Responding to rumours in the community that residents of Greenecourt apartment complex are being evicted from their affordable housing, the Sunshine Coast Lions Housing Society issued a press release on Nov. 18 to explain their redevelopment plans.
The Society is also holding a public open house on Nov. 28, 5:30-7:30 pm, in the Lions Hall at 5810 Medusa Street, with information boards, but no formal presentation.
The Lions own and operate a complex of five apartment buildings in downtown Sechelt. They plan to replace two of the aging buildings (Blocks B and C) with a new 99-unit building, adding 70 new affordable housing units to their inventory. However, the 29 existing units will have to be vacated before construction, which is anticipated in a year to 18 months.
The press release states that tenants of Blocks B and C are being moved to other Greenecourt buildings. “The Society is doing its best to move all the tenants in Blocks B & C but it can’t move them until another suite becomes available…To date, of the 29 units in Blocks B & C, 11 have been vacated and 18 tenants remain.”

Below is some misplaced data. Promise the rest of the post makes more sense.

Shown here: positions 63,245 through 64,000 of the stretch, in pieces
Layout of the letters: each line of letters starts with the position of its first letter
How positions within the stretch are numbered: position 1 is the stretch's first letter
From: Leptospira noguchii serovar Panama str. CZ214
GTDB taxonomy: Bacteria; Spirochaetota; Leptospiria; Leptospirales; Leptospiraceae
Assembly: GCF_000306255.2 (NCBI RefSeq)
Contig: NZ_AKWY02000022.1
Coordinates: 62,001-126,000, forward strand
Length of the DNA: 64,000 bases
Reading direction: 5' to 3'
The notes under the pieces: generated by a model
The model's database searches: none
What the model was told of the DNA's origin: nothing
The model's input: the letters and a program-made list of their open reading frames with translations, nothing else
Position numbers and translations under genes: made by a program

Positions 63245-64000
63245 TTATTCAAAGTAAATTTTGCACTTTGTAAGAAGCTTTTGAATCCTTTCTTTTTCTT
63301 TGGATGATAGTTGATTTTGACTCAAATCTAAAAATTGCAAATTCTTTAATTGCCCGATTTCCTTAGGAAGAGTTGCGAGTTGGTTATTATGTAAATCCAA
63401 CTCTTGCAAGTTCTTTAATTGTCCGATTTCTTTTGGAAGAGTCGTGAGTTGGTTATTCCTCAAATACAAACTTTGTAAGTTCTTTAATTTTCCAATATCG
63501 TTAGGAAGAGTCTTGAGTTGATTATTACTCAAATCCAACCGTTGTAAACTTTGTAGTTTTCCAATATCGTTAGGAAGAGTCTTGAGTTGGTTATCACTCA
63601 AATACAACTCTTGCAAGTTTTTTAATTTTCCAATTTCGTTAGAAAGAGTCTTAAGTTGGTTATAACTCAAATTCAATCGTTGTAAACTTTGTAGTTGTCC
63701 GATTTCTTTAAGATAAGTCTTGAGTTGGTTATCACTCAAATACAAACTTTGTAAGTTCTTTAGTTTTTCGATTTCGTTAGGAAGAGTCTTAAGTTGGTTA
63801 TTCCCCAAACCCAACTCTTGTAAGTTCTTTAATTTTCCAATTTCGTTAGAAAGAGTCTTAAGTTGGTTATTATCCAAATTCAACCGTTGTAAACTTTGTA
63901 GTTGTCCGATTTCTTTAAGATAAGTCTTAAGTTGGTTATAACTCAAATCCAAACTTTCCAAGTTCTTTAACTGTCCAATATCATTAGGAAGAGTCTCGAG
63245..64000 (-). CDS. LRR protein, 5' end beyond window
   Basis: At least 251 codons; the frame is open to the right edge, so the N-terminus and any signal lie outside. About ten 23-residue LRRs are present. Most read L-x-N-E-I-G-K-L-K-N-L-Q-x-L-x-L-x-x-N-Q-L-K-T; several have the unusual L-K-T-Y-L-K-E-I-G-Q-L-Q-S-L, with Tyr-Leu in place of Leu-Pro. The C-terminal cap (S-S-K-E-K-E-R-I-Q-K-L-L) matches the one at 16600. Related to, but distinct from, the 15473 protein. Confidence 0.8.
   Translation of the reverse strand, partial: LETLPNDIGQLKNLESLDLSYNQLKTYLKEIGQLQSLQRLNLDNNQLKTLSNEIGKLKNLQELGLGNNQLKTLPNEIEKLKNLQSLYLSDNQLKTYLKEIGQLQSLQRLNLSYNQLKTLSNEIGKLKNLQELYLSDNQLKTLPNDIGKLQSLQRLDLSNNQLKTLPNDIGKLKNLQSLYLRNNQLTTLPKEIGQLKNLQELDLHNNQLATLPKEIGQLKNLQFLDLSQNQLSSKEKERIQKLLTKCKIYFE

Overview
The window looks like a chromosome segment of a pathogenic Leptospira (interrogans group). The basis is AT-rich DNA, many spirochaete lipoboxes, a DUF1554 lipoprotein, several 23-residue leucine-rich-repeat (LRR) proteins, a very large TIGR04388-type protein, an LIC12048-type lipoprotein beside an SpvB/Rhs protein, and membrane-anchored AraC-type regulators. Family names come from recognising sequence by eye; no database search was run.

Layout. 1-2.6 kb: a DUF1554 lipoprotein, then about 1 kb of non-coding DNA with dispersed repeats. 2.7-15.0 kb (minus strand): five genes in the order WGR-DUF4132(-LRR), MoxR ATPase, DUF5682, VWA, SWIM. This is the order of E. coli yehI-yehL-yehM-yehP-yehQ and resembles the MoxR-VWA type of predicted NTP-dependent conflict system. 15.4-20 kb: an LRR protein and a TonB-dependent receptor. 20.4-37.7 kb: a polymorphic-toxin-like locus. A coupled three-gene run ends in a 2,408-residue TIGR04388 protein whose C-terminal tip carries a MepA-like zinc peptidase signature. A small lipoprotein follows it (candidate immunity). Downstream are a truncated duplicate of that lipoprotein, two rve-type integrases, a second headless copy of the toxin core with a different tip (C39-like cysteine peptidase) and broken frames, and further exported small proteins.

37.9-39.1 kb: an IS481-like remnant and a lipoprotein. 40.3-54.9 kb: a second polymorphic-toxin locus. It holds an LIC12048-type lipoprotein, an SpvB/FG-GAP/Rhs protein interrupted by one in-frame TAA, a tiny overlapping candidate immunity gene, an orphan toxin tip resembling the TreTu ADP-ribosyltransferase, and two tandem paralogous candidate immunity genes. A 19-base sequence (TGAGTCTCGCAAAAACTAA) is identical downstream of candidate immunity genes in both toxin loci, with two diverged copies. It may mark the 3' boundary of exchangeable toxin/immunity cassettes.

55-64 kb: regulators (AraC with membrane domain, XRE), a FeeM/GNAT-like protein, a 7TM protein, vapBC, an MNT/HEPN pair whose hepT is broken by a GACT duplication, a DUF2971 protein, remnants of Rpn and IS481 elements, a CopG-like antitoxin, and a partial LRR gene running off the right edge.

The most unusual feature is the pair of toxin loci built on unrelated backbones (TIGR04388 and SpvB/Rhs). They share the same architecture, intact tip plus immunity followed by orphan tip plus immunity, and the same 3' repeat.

Michael Bowering, one of the affected tenants, is concerned that there is nowhere for those fixed income tenants to go. He posted on Facebook: “This will lead to homelessness as none of us can afford the punishingly high rents in the open market. The average rent for a one bedroom is over 100 per cent of our incomes in most cases.”
The Lions Society says they told tenants that they are “free to explore any other rental options now in anticipation of Society’s future building plans.”
“While the Society is making every effort to rehouse existing tenants into its other buildings as suites become available, it is a lengthy process and if the tenants are able to arrange acceptable alternate rental accommodation for themselves in the interim, the Society encourages them to do so.”
Current Greenecourt tenants will be given priority for the new suites when they are completed.
Before the project can proceed, the Lions Society will have to apply to the District of Sechelt for rezoning of the property. Construction of the new housing is expected to take at least a year.